Reconciling geologic and geodetic fault studies: do they even need to be reconciled?

Session ID#: 23156

Session Description:
Quantifying crustal deformation across geodetic and geomorphic timescales may not always produce consistent results, leading to questions about which approach may be most appropriate for interpreting fault activity and seismic hazard. Geodetic techniques such as Global Navigation Satellite Systems (GNSS) and Interferometric Synthetic Aperture Radar (InSAR), record active accumulation of tectonic strain across seismogenic fault zones on decadal timescales. Paleoseismology and tectonic geomorphology are capable of probing deeper in time, but must average over several earthquake cycles to estimate fault slip rates, and often cannot resolve slip heterogeneity along fault strike and depth. We encourage submissions exploring strengths and weaknesses of geologic and/or geodetic approaches to understanding active fault systems, and novel approaches for reconciling geologic and geodetic information: Under what conditions might we expect geologic and geodetic slip rates to agree or disagree? What do geologic and/or geodetic measurements reveal about slip partitioning throughout the earthquake cycle?
Primary Convener:  Mong-Han Huang, NASA Jet Propulsion Laboratory, Pasadena, CA, United States
Conveners:  Eileen L Evans, USGS Geological Survey, Menlo Park, CA, United States; U.S. Geological Survey, Earthquake Science Center, Menlo Park, CA, United States and Kimberly Blisniuk, San Jose State University, San Jose, CA, United States

  • G - Geodesy
  • S - Seismology
Index Terms:

Abstracts Submitted to this Session:

Horng-Yue Chen, Masataka Ando and Cheng-Horng Lin, Academia Sinica, Taipei, Taiwan
Ryan D Gold, USGS Geologic Hazards Science Center, Golden, CO, United States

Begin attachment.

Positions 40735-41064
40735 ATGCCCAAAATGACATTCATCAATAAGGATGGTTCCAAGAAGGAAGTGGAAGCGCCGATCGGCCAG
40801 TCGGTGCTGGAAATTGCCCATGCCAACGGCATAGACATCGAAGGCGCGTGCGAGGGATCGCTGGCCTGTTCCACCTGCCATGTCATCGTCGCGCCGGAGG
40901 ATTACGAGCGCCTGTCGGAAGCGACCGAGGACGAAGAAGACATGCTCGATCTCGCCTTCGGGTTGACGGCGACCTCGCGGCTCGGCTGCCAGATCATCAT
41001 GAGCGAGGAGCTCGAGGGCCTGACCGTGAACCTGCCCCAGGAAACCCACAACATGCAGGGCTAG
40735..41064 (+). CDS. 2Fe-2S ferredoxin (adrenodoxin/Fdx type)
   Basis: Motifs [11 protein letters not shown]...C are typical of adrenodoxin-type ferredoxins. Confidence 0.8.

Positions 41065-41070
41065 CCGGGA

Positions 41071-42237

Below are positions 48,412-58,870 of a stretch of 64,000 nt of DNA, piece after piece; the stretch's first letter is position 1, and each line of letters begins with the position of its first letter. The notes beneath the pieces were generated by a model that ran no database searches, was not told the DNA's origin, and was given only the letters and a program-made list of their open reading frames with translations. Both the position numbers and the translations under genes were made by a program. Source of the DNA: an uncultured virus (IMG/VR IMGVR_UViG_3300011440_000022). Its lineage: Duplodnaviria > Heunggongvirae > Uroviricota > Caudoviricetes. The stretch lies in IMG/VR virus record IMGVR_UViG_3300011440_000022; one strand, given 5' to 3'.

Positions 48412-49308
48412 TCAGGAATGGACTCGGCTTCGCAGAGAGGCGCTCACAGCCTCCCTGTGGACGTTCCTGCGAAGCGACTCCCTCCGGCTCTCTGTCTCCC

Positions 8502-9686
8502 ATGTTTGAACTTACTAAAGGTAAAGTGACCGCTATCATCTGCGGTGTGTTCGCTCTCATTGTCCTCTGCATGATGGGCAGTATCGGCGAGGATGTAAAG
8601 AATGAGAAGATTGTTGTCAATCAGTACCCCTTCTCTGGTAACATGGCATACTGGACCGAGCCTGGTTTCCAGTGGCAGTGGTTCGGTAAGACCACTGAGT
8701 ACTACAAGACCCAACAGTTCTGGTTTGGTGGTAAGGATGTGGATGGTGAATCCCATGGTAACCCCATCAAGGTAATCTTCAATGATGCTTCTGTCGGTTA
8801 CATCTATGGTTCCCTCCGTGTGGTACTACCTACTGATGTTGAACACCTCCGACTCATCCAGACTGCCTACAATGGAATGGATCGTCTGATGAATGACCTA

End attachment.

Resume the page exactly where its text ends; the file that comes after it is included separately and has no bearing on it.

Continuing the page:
Katherine Anna Guns1, Rick A Bennett1 and Kimberly Blisniuk2, (1)University of Arizona, Tucson, AZ, United States, (2)San Jose State University, San Jose, CA, United States
Giorgi Khazaradze, Robert López, Raimon Pallàs, Maria Ortuño, Jaume Bordonau and Eulalia Masana, University of Barcelona, Department of Earth and Ocean Dynamics, Barcelona, Spain
Huw Goodall1, Laura C Gregory1, Luke Wedmore2, Gerald Roberts3, Richard P Shanks4, Kenneth J W McCaffrey5, Ruth Amey2 and Andrew J Hooper1, (1)University of Leeds, Leeds, LS2, United Kingdom, (2)University of Leeds, Leeds, United Kingdom, (3)Birkbeck, University of London, Earth and Planetary Sciences, London, United Kingdom, (4)Scottish Universities Environmental Research Center at the University of Glasgow, East Kilbride, United Kingdom, (5)University of Durham, Durham, United Kingdom
Emma Hill1, Aron J Meltzner1, James D. P. Moore1, Belle Philibosian2, Lujia Feng1, Eric O. Lindsey1, Kyle E. Bradley1 and Qiang Qiu3, (1)Earth Observatory of Singapore, Singapore, Singapore, (2)USGS, Menlo Park, United States, (3)University of Leeds, Leeds, United Kingdom
Katherine M Scharer, USGS Pasadena, Earthquake Science Center, Pasadena, CA, United States, Adrien Moulin, University of California Davis, Geological Sciences, Davis, CA, United States and Eric Cowgill, University of California Davis, Earth and Planetary Sciences, Davis, CA, United States
David J Harbor, Washington and Lee University, Geology, Lexington, VA, United States and William D Barnhart, University of Iowa, Iowa City, IA, United States
Yu Zhou, Institute of Seismology, China Earthquake Administration, Wuhan, China

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